Louisville Cardinals players and coach Pitino celebrate basket agasint Syracue Orange during second half in Big East NCAA men's basketball game in New York

Louisville tops list of most valuable college basketball programs

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Every year, Forbes releases a list of the most valuable programs in college basketball. Louisville tops the list season, valued at $38.5 million during the 2012-13 season.

The Cardinals also topped Forbes’ list last season at $36.1 million.

It’s another in a steady list of accolades the Cardinals have acquired over the past few weeks. Earning the number one overall seed in the NCAA Tournament after winning the Big East Conference tournament championship and earning a share of the Big East regular season title.

The success, according to the article, can be attributed largely to the opening of the KFC Yum! Centrer in 2010-11. The ticket sales were up 28.4-percent at $14.2 million after the opening. The contributions to the team are on the rise as well, reaching $20.4 million last year.

Kansas — now worth $32.9 million — along with North Carolina ($32.8 million) and Kentucky ($32.1 million) come in in second, third and fourth, respectively. Duke was down a bit, ranking 11th at $17.1 million in net worth.

More than the rankings, this is a clear-cut example of how big of a business major college athletics have become. I won’t get into the “pay for play” argument — that’s an entirely different post in itself — but these schools generate millions in revenue for schools.

These numbers definitely give us all something to think about.

Follow David Harten on Twitter at @David_Harten

Syracuse receives mixed news on sanctions appeals

Jim Boeheim
Associated Press
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Wednesday the NCAA made its ruling on two appeals of sanctions made by Syracuse University, with the news being mixed for the men’s basketball program.

On the positive side the NCAA ruled that Syracuse will be docked two scholarships per season for the next four years, as opposed to the original ruling of three. As a result Jim Boeheim’s program only has to account for the loss of eight total scholarships, meaning that they’ll have 11 to fill in each of the next four seasons as opposed to ten.

One scholarship may not seem like a big deal, but in a sport where you only get 13 (when not dealing with sanctions) getting that grant-in-aid back really helps from a recruiting standpoint.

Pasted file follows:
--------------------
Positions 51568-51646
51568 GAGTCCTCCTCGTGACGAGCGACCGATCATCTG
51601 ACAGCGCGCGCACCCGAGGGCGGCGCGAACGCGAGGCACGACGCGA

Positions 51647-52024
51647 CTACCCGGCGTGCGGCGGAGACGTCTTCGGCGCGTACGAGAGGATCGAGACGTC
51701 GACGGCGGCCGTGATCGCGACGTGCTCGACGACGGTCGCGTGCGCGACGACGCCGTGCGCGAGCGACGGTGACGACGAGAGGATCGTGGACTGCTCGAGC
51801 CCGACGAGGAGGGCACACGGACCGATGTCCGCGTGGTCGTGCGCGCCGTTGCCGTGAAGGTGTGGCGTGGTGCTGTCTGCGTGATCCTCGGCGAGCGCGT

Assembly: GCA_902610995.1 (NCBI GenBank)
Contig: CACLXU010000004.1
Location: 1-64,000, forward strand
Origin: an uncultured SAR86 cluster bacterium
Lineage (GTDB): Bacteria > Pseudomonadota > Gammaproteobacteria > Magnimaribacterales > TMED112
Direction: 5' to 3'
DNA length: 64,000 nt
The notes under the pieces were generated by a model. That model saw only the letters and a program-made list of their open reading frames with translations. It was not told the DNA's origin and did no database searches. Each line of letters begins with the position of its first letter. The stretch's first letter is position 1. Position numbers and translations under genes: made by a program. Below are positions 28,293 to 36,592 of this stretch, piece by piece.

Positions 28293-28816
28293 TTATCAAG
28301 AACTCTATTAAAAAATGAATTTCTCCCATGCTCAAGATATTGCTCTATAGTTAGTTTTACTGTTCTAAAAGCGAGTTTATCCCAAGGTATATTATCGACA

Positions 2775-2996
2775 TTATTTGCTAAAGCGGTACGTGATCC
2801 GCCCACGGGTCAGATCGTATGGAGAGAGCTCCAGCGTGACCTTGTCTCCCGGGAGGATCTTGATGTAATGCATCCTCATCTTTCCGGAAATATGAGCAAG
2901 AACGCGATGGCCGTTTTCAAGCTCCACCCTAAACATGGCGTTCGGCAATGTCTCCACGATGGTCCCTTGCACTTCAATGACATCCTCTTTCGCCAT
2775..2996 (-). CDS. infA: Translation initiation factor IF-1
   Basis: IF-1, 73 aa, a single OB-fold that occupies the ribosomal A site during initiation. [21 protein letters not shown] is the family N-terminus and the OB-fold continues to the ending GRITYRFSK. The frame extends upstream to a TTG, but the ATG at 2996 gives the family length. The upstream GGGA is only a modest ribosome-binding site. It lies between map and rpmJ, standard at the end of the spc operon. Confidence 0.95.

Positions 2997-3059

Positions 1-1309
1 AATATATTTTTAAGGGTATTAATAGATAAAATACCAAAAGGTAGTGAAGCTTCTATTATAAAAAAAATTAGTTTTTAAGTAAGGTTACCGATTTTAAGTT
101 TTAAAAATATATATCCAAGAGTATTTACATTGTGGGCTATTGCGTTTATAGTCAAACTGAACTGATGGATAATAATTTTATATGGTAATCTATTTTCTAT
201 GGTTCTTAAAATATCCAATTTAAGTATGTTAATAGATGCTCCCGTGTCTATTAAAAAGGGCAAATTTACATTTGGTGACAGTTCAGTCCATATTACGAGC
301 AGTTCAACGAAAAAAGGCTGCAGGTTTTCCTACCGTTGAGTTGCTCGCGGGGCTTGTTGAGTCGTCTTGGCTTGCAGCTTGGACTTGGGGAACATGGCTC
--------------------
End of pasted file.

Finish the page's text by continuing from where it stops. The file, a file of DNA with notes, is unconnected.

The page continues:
As for the negatives, they both concern Boeheim. Not only has there yet to be a ruling on Boeheim’s appeal of his nine-game suspension that goes into effect when ACC play begins in January (that appeal is being heard separately), but the appeal to reinstate the wins that were vacated as part of the sanctions was denied. As a result Boeheim officially has 868 wins instead of 969 (not counting today’s game against Charlotte).

And with Mike Hopkins set to take over as head coach in 2018, the denial means that college basketball will have to wait quite some time before anyone threatens to join Duke’s Mike Krzyzewski in the 1,000 wins club.

While not having the wins officially reinstated does hurt, getting a scholarship back for each of the next four seasons is a bigger deal when it comes to the long-term health of the Syracuse program. Also of great importance will be the ruling regarding Boeheim’s suspension, as a suspended coach is not allowed to have any contact with his players or coaching staff while serving the penalty.

And with the original ruling due to take up half of Syracuse’s league slate, not having Boeheim (or the chance to speak with him) is a big deal when it comes to this current team.

St. John’s forward Kassoum Yakwe cleared by NCAA

Chris Mullin
AP Photo/Rick Bowmer
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St. John’s forward Kassoum Yakwe has been cleared by the NCAA to play this season and will be eligible immediately, the school announced on Wednesday.

Yakwe is a 6-foot-8 forward that reclassified and enrolled at St. John’s this fall. He attended the same high school as Kansas forward Cheick Diallo, who was also cleared by the NCAA to play today.

St. John’s played in the Maui Invitational this week, and Yakwe did not take part. His first game with the Johnnies will be on Dec. 2nd against Fordham if the program plans to play his this season.

The question that must be asked, however, is whether or not he will suit up or simply redshirt. The Johnnies are in the midst of a serious rebuild and will be without their other elite recruit this season, Marcus Lovett. Lovett was ruled a partial qualifier. Would it make sense to burn a year of eligibility on what make amount to a wasted season, or will head coach Chris Mullin opt to save that year for down the road?